Owasso farm owner Bill Jacobs didn't mind sharing his method. As a dozen other farmers stood around him, he demonstrated the trellis system that has made his blackberry business boom.
“I wish I'd have had it years ago,” Jacobs told the group. “I'd be a lot less tired and I'd have a lot more money in my bank account.”
On the other side of the trellis wires, Scott Dallas listened closely. Dallas is set to retire as an Oklahoma City fire investigator in a year and a half, and he's ready to expand his Christmas tree farm and pumpkin patch to a year-round venture by growing blackberries.
With that in mind, he set off June 28 on a daylong bus tour with about 30 other people to visit four tourist-oriented farms in northeast Oklahoma.
The tour, organized by Oklahoma Agritourism, was designed to teach farmers and ranchers how inviting the public to their farms can bring in extra income. The ultimate goal is economic development in rural areas, said Jamie Cummings, program administrator.
The group learned about tax codes, insurance and marketing — but also had fun tasting blueberries in Broken Arrow, peach fried pies in Porter and chardonel wine in Haskell.
Above all, the day was about networking: Shepherds ate lunch with aspiring petting zoo owners. Produce-growers exchanged tips for squashing squash bugs. Successful producers shared their failures, and no one hesitated to give a fellow farmer a helping hand.
Oklahoma Agritourism aims to help farmers and ranchers develop businesses that blend agriculture and tourism. The program is built on the idea that many Oklahomans, generations removed from any farm, would pay to get away from the daily grind and spend time outdoors.
To that end, the program helps farms add and market attractions like corn mazes, horseback riding and berry-picking.
The program is a joint effort of the state departments of agriculture and tourism and started five years ago with about 200 venues. It now promotes about 500 venues, including farms, ranches, country stays and wineries, Cummings said.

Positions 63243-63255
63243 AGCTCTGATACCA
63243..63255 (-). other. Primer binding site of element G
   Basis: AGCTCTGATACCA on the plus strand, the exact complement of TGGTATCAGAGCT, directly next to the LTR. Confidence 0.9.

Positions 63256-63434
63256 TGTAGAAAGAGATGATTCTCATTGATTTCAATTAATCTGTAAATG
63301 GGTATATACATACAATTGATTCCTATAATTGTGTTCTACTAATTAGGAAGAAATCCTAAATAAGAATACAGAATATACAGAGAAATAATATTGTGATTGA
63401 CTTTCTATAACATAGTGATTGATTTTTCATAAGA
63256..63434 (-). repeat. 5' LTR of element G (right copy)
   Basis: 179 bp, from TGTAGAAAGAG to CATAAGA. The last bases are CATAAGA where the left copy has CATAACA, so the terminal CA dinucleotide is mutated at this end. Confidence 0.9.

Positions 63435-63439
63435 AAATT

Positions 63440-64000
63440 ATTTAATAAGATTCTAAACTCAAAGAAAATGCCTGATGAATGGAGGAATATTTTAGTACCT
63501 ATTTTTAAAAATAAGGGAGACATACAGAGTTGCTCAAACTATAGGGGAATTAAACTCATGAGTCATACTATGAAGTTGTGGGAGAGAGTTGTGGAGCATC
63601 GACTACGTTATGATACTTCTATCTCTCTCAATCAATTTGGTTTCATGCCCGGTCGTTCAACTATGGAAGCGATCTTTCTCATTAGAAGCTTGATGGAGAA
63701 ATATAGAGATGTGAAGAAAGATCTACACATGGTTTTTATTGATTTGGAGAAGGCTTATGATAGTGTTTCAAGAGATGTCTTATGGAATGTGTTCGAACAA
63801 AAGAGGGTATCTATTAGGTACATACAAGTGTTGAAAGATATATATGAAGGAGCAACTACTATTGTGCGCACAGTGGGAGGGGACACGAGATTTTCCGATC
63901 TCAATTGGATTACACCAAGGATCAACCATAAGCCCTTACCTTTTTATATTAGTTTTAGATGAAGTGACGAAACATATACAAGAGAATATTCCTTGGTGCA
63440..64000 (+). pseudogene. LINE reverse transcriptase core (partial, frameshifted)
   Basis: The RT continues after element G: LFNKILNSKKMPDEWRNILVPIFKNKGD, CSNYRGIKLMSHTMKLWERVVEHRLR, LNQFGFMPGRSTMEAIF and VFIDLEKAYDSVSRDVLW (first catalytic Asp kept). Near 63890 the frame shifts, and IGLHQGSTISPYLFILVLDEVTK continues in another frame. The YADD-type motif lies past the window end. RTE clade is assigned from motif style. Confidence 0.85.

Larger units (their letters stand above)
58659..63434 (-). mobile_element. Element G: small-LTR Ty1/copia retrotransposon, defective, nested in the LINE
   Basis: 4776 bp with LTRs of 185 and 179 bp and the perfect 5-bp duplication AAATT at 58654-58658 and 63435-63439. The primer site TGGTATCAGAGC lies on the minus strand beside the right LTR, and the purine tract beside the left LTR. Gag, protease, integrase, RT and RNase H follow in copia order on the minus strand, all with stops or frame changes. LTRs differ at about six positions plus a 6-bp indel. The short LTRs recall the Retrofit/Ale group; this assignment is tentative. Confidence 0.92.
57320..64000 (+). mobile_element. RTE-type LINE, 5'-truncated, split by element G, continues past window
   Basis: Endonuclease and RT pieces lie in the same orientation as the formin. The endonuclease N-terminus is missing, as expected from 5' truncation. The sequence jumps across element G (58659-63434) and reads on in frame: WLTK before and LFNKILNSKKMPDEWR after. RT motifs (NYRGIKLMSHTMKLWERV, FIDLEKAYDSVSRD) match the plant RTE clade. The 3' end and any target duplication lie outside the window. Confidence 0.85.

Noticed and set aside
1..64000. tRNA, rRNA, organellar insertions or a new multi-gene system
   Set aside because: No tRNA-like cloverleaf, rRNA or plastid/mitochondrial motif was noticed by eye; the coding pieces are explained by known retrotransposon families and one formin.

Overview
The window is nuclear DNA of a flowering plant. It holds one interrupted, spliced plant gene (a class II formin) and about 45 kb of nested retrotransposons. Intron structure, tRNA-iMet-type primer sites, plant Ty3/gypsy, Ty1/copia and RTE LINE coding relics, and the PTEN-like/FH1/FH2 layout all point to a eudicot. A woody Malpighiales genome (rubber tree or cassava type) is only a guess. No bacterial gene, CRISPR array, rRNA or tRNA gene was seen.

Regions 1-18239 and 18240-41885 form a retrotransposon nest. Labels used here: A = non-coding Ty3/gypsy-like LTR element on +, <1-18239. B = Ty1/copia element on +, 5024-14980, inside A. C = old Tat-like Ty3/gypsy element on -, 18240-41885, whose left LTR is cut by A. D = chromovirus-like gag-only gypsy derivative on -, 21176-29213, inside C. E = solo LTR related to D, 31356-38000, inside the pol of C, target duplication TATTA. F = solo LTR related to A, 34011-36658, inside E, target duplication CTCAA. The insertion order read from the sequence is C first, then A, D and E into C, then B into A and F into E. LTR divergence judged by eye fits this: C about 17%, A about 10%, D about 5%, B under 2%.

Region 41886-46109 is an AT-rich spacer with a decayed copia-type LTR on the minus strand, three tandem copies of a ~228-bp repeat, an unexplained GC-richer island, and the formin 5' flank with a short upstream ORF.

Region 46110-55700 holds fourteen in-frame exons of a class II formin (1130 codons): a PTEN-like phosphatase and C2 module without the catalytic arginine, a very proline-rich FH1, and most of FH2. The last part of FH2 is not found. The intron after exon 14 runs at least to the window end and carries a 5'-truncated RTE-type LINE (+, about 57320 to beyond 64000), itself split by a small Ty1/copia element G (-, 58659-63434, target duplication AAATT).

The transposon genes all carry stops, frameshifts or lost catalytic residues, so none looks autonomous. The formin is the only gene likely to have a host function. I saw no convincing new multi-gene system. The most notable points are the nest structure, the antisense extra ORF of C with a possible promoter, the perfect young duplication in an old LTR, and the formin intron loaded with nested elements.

Bus tours, or “rolling workshops,” happen twice a year, covering a different part of the state each time, she said.
The group aboard the charter bus June 28 had the chance to be both farmers and tourists for the day, stopping first at Thunderbird Berry Farm in Broken Arrow. There, they met farm owner Don Hansen, who told them his basic business plan.
“The people come out, we give 'em a bucket, and they have the run of the whole place,” he said.
Before setting the group free to pick blueberries, Hansen told everyone the Thunderbird deal: If you pick three buckets of berries and give the farm two to sell, the third is free to take home.
Picking berries is hard work, he said, so he lets visitors choose which bucket they take for themselves. He can't believe the number of people who take him up on it, he said.
In the end, he doesn't have to pick a single berry.
The group learned from success stories — Thunderbird Berry Farm has seen record production this season — and from each other's struggles.
At a stop at Stone Bluff Cellars in Haskell, hospitality coordinator Dee Selby told the group that the vineyard had only produced enough grapes last year to make 12 cases of wine.
Kent Livesay, who grows peaches at Livesay Orchards in Porter, said the freeze two winters ago sent the pick-your-own part of his business plummeting.
The workshop brought several people on board to answer questions about all sorts of issues agritourism businesses face, from pesticides and soil to liability insurance and tax exemptions.
Kenda Woodburn, a horticulture educator for Oklahoma State University Extension Center, told the farmers to examine their resources closely before expanding their operations.
The university's Soil, Water and Forage Analytical Laboratory offers soil and water quality tests throughout the state. A soil test costs only $10, Woodburn said.
Becca Lasich, agritourism coordinator for eastern Oklahoma, urged the group to talk to Oklahoma Insurance Commissioner John Doak about the insurance problems farmers face.
For example, she said, there is no cap on liability insurance, so companies charge high rates so farmers are prepared for the worst. Other types of insurance can be inconsistent across the state.
Scott Dallas, of Frontier Farm near Kingfisher, exchanged business cards with Neal Woods, who already grows blackberries. Lisa Piccolo, of Pawnee, who plans to open a teaching farm for children, discussed her vision with lunchmates from Shepherd's Cross.
And when Woodburn shared her tips for getting rid of squash bugs, the rest of the travelers shouted out their own methods.
By the time the bus left its final stop at Owasso Christmas Tree and Berry Farm, farmers had connections, methods and problem-solving tactics to take home.
Oklahoma Agritourism hosts bus tours twice a year. Registration is open to the public. For more information, go to www.oklahomaagritourism.com or contact Becca Lasich at 488-7532 or email@example.com.